Regardless of skill level, foursomes (comprised of 3 golfers and a cart driver/putter) will be able to hit the green and have some fun in the Florida sun. For more information on the courses that will be used for the golf outing, see the Ritz-Carlton website.
But a fun golf outing isn’t all that you’ll get when you attend the Summit. You can take a look at the full conference agenda here. Many experts in the legal technology field will be speaking at the Summit, and after working on your golf swing, you can earn some much-needed continuing legal education credits. We have been approved for CLE credits in the following states (and an accreditation request is pending in Florida):
Please sign up to attend. We hope to see you there!
Kids running a lemonade stand: victims of overregulation? (Photo by Lat.)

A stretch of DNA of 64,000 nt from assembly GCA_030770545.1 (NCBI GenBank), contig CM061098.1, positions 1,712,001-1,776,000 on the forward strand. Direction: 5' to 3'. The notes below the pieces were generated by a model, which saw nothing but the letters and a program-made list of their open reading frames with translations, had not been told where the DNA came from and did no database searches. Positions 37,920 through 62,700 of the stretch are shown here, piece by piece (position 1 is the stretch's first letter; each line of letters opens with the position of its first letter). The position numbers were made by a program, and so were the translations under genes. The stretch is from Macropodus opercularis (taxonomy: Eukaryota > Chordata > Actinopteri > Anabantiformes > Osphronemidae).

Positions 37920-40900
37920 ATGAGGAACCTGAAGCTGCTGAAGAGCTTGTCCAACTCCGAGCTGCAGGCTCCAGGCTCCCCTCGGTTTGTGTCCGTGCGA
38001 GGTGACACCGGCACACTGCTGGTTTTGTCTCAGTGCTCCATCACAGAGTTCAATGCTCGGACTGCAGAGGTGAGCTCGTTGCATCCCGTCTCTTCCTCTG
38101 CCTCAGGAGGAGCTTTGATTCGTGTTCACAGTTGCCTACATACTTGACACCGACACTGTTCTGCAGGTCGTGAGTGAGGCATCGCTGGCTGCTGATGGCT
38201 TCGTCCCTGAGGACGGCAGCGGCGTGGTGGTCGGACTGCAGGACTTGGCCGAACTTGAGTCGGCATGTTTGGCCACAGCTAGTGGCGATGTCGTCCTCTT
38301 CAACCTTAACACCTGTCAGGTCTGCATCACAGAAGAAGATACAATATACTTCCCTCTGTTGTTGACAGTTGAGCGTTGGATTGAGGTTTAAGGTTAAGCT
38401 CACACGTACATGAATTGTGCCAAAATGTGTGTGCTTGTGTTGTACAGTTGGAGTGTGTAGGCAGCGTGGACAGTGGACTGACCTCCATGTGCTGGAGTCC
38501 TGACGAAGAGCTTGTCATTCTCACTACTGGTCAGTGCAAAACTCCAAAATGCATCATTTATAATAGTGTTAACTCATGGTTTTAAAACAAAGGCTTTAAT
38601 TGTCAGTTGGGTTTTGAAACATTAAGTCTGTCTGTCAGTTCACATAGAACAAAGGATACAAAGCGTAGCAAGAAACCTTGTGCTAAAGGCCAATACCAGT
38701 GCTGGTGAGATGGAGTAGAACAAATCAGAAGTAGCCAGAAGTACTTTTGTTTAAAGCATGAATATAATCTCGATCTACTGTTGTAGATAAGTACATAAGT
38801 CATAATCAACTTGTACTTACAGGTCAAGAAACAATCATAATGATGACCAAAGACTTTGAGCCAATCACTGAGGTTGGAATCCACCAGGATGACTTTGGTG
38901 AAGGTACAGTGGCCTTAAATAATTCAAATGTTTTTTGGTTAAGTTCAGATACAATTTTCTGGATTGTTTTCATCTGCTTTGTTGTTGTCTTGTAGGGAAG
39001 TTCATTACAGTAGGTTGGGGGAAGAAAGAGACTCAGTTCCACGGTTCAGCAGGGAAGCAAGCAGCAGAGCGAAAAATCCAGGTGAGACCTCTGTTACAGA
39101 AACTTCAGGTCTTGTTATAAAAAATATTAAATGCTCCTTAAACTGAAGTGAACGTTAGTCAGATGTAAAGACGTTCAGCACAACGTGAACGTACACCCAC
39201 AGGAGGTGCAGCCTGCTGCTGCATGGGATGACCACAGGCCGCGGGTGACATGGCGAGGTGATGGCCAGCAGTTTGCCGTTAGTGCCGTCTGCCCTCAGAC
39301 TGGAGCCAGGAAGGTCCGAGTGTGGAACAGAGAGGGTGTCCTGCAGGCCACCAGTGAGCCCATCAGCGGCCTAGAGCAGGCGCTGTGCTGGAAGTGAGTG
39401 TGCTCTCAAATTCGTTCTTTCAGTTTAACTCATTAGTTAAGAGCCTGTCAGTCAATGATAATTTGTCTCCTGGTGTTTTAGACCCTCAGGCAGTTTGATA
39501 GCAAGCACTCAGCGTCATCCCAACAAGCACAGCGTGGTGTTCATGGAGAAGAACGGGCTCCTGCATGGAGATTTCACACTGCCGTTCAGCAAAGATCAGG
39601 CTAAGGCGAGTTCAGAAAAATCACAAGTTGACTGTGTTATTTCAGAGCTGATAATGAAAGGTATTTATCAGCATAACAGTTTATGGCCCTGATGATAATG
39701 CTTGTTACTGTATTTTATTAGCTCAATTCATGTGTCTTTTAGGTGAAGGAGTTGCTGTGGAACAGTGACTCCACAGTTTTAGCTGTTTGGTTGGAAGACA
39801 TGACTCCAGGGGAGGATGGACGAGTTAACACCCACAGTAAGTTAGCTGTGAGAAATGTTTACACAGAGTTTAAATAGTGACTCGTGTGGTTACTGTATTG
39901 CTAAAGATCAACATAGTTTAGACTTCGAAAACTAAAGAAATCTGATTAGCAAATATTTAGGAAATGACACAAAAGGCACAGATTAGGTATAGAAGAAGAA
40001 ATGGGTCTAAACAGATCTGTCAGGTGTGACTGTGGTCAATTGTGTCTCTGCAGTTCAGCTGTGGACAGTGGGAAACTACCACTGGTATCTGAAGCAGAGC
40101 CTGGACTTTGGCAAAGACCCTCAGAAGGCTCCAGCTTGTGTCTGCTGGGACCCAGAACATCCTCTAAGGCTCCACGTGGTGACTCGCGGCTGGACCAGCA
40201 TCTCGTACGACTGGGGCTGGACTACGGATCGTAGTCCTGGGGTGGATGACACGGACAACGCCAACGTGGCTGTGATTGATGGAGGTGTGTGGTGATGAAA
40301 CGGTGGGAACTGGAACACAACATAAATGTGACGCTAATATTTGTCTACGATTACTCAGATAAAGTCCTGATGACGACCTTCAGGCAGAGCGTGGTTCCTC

When I was a little kid, my cousin and I set up a produce stand in front of my grandparents’ house. Splayed out on an uneven card table, we offered a variety of bruised, battered, and misshapen produce. From an oblong cantaloupe to a nicked-up watermelon, our “stand” carried the bounty of my grandfather’s patch of land, located somewhere on the Island of Misfit Fruit. My grandmother bought the cantaloupe, the watermelon ended up being thrown at my head, and we closed up shop after two hours of intense dumbf**kery.
I tell you this because my own experience suggests that (a) children are neither cute nor intelligent and (b) kids’ efforts to make money selling stuff are always doomed to failure. And so it was that a band of towheaded tykes got jacked by county officials when they attempted to sell lemonade and other beverages outside the Congressional Country Club golf course, site of this year’s U.S. Open. The kids were fined $500 by the Montgomery County Department of Permitting, for operating without a license.